Still worthwhile

At last, the Fifth Amendment to the Interim Constitution was passed in the Constituent Assembly on Sunday, with 442 votes for and seven against. The CA had rejected all amendment proposals to the Amendment Bill by majority but it had also voted out the Bill’s provision for Opposition representation in the National Defence Council. The amendment also opened the way, barring further House disruptions, for the election of President, as well as other top office holders, thus paving the way for the formation of a government according to the people’s fresh mandate. Leaders of big political parties continue to stress the politics of consensus on the grounds that political transition is not over yet. Indeed, this is possible whether all the major parties form part of government or not. However, the spirit of earlier understandings and agreements between the SPA partners, as well as of the Interim Constitution, is clearly in favour of consensual approach, with the major parties’ participation in power. The top leaders of the three biggest parties had made public pledges to that effect even for the post-poll period.

But the ‘unexpected’ election results have altered all that. The leaders of the major political leaders are still in consultation on finding a presidential candidate acceptable to all of them. This effort should be viewed favourably. However, given their long row over the ceremonial post since the election results were out, they may not arrive at a consensus now. The sharp difference over which party, and which individual, gets the position of President has led to the threat of a major political party to go into opposition in the CA. If they cannot decide on a common candidate, the parties have agreed to decide the presidential election by majority vote in the CA.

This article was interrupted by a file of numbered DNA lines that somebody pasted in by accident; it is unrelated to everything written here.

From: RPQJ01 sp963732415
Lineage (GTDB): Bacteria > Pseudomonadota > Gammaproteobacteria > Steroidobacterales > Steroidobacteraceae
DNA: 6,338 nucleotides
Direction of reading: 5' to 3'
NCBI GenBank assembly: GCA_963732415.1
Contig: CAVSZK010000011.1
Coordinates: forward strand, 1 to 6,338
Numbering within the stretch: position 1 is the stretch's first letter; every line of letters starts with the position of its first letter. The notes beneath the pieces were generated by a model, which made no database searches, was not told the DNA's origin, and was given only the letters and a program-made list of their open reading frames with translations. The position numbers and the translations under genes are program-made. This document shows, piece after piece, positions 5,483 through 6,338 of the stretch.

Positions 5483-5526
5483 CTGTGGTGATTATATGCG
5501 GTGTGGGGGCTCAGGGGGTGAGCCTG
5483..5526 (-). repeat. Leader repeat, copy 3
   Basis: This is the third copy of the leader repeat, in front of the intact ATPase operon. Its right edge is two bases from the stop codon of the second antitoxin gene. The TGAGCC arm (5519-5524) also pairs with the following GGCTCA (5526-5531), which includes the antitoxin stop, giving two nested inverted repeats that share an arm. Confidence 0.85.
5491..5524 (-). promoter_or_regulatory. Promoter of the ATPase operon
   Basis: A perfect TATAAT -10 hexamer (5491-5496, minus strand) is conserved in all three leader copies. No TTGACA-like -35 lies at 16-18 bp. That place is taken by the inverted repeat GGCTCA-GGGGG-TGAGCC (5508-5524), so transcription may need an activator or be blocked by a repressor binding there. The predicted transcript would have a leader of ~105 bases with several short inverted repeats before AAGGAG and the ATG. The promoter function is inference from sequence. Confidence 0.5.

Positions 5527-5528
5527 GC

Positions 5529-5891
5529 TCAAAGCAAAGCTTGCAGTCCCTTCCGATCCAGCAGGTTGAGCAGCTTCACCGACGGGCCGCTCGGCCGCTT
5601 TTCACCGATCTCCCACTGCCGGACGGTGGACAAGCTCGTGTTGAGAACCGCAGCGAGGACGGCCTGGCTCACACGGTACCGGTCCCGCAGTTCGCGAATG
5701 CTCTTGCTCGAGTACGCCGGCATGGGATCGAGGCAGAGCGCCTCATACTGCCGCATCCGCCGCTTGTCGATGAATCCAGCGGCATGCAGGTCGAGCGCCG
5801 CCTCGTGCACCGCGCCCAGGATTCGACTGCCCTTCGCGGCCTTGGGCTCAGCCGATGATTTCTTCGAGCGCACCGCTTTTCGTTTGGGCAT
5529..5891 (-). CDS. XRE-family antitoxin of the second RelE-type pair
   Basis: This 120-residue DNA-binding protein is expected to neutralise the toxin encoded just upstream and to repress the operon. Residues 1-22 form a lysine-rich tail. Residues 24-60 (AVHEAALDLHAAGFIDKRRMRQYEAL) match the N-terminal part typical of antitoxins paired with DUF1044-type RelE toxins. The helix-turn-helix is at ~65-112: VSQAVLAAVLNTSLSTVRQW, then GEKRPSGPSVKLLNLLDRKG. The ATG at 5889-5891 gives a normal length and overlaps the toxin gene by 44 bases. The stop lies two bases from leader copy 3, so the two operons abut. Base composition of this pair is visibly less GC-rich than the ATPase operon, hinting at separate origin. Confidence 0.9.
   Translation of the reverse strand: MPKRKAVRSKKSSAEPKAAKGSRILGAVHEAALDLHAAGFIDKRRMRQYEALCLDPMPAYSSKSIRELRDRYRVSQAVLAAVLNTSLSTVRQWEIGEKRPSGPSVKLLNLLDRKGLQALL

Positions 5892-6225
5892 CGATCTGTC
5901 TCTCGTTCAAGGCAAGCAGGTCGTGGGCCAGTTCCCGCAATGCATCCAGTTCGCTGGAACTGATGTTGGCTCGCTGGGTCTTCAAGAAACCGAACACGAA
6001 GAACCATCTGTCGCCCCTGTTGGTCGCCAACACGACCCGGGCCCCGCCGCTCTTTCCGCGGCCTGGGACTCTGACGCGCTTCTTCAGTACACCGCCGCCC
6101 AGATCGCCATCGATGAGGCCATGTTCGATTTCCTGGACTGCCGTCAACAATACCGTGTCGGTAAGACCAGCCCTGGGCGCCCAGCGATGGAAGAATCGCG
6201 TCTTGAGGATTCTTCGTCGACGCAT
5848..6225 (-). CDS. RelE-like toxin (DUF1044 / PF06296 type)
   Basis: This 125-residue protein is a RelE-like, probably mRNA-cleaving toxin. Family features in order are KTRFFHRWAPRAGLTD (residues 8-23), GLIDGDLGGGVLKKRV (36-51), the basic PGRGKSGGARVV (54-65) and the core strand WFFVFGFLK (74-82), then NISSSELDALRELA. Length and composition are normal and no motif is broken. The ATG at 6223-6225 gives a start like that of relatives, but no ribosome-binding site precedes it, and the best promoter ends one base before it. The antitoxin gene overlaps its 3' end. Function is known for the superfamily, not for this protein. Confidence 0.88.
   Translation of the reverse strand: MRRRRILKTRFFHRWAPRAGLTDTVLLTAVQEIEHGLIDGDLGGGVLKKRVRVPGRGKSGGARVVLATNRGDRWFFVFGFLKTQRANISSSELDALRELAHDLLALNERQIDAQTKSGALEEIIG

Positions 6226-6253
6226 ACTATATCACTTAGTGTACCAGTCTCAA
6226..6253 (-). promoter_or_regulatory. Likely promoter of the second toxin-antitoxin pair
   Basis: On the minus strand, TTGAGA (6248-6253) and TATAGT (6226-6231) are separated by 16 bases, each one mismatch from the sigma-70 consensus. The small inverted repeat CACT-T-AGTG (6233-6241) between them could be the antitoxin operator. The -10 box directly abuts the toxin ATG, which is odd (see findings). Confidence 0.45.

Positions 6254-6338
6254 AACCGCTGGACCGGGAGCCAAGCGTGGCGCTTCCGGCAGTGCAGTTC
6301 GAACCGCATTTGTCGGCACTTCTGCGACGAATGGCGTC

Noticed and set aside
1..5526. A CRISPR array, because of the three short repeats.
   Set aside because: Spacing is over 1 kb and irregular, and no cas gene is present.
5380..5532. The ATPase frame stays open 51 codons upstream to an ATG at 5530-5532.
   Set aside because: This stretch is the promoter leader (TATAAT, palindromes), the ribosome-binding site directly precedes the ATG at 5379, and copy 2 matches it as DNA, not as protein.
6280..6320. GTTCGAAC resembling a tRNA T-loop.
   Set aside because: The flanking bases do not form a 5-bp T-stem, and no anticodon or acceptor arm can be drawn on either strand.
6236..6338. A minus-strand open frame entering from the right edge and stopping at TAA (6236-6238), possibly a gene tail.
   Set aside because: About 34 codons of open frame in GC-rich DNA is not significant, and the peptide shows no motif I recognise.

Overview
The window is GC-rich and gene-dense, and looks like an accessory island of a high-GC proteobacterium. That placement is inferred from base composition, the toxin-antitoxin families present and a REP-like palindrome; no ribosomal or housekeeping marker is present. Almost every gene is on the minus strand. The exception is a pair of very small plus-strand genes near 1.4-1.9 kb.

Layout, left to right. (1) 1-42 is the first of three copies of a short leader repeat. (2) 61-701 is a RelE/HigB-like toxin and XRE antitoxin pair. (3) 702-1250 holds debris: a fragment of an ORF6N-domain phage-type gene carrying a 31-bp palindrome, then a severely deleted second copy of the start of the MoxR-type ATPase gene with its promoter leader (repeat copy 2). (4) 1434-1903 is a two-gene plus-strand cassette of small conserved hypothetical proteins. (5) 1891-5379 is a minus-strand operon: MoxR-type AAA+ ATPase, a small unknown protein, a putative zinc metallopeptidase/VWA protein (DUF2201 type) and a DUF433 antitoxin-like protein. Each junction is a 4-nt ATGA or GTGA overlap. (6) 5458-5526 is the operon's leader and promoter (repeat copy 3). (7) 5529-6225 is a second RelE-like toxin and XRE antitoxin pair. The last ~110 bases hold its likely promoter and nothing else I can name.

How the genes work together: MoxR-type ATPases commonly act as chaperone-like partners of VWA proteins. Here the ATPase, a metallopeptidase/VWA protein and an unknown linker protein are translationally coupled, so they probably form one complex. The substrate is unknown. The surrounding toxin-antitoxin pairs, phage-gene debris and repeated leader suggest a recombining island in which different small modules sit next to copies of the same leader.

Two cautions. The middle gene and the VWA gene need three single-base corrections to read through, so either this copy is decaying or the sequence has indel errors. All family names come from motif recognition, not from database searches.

Indeed, the switchover during the transitional period itself from a two-thirds to a simple majority for the election and removal of Prime Minister implies a farewell to the consensual approach, as it is likely to encourage the political parties to alter the numerical equations in the CA to bring down the government. Sadly, this nominal post should not have been made the bone of contention threatening to tear apart the political alliance. However, at the same, the political leaders have said in public

on so many occasions that whether their parties take part in the next government or not, they will play a ‘constructive’ role in drawing up the new constitution within the stipulated two years and making the rest of the political transition successful. In this, the people are more interested than in who becomes head of state. Setting up the full mechanism of the Opposition in the CA signifies the adoption of majority principle, rather than consensual one. But there is still an acute need for the main parties to remain united in defending the gains of the Jana Andolan II and all later achievements, because the fluidity of the political transition can still be easily felt in the air. It is hoped that all the parties will realise the importance of this, whether any of them may choose to stay outside the government.